If your horse develops soft hooves or other hoof related
issues, consult with your farrier and veterinarian. If you have any questions
on utilizing Life Data® products to help treat or prevent soft hooves, contact
us at 1-800-624-1873 or by e-mail at firstname.lastname@example.org.
Although thousands of years have passed since the the days of the wild horse, the genetic makeup of the horse has changed little. Therefore, the nutrient requirements for maintenance have not changed significantly.
What has changed is the involvement of civilizations in altering the environment surrounding the horse. Below are a few examples of these changes.
Physical Demands of the Horse
Through work and athletics, we are demanding more from many of our horses. The additional physical demands require the horse to burn calories along with other nutrients for fuel. Additional nutrients are required by the performance horse in hard work.
Modern agricultural practices have resulted in certain minerals becoming deficient in many of the soils. Grasses and forage that grow in the soil will be deficient in these minerals. Fertilizers and chemical applications have also altered the nutrient composition of soils. The horse grazing our modern fields is predisposed to nutrient imbalances.
Domestication of the Horse
Ancient horses roamed and grazed a wide variety of forages to satisfy their nutritional requirements. Today we keep our domesticated horses confined to pastures and barns, limiting the diversity of the forages and thereby increasing the likelihood of nutrient deficiencies or excesses.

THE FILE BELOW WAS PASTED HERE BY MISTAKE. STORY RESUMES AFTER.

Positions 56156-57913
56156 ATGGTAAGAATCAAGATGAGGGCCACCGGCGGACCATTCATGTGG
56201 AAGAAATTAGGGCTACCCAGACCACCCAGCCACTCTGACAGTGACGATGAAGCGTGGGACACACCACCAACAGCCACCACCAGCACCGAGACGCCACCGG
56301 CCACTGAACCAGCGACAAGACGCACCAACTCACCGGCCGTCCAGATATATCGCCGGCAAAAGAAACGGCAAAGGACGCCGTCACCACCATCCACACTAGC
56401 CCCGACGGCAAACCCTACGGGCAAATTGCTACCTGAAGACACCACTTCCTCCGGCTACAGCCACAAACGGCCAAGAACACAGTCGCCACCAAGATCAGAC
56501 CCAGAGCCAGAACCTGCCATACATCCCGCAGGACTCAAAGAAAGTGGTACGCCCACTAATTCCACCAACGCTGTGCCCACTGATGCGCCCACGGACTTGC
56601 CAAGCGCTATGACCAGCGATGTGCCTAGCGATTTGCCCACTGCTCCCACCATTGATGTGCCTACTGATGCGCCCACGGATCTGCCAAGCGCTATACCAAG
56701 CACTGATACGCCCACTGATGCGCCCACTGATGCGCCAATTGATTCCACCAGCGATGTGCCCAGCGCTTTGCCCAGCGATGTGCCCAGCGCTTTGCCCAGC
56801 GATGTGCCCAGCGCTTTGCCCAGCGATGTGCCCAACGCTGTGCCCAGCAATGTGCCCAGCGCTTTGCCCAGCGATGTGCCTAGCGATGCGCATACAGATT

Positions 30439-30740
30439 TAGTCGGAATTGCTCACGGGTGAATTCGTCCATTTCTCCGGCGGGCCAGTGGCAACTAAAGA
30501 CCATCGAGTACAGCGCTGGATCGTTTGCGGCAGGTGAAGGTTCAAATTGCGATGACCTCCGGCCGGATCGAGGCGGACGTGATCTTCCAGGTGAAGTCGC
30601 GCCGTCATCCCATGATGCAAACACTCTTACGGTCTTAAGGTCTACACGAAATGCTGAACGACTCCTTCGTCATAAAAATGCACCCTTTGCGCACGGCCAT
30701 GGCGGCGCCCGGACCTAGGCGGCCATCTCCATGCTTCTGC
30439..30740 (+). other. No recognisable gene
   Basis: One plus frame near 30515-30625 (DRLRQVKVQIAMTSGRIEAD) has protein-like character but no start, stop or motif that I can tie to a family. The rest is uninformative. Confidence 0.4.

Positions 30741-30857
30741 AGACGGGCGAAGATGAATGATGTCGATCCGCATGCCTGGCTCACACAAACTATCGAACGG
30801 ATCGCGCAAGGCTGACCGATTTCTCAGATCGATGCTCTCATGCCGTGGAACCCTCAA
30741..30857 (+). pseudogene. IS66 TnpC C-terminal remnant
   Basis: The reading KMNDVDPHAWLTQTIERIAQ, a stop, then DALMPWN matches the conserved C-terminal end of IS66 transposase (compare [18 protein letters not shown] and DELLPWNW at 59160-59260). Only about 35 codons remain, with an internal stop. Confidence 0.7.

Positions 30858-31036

The resulting dietary nutrient imbalances have likely contributed to the hoof, skin and metabolic problems that are common in horses today. Farrier’s Formula® is formulated to fulfill the deficiencies and correct the nutrient excesses for optimal connective tissue health in horses across the globe.
Life Data® Research
Through research and laboratory tests, Frank Gravlee, DVM, MS, CNS determined daily nutritional requirements for horses. When developing Farrier’s Formula®, Dr. Gravlee used this research to develop a “complete hoof supplement” that covered the deficiencies or excesses that can create hoof problems. Dr. Gravlee also determined the proper ratios and proportions of these nutrients so they work together and do not interfere with one another.
A horse must use energy and resources to process nutrients. If the horse has an excess of one nutrient, it must utilize other nutrients to provide the energy required to process the excess. This may cause an imbalance in nutrients. Farrier’s Formula® is properly balanced to eliminate the risk of over supplementation.
Life Data® is committed to continued research to better understand the relationship of nutrients and the health of the horse. We continue using this research to develop products that will improve the well being and health of horses around the world.
Farrier’s Formula® ushered in the concept of “Feeding the Hoof” in the early 80’s and is the gold standard of hoof supplements. The research behind Farrier’s Formula®, the quality ingredients and the nitrogen packaging to preserve the nutrients separate it from other hoof supplements. What establishes Farrier’s Formula® as the “gold standard” is one simple concept, Farrier’s Formula® works.
Life Data® has continued developing a range of products that work with Farrier’s Formula® to not only improve the quality of hooves but also improve the overall health of the horse. Farrier’s Formula® can be used as a stand-alone supplement or used in conjunction with other Life Data® products. Farrier’s Formula® can be fed with Barn Bag® Pleasure and Performance Horse Pasture and Hay Balancer. Both products are balanced nutritionally, will not interfere with one another, and will not lead to over supplementation.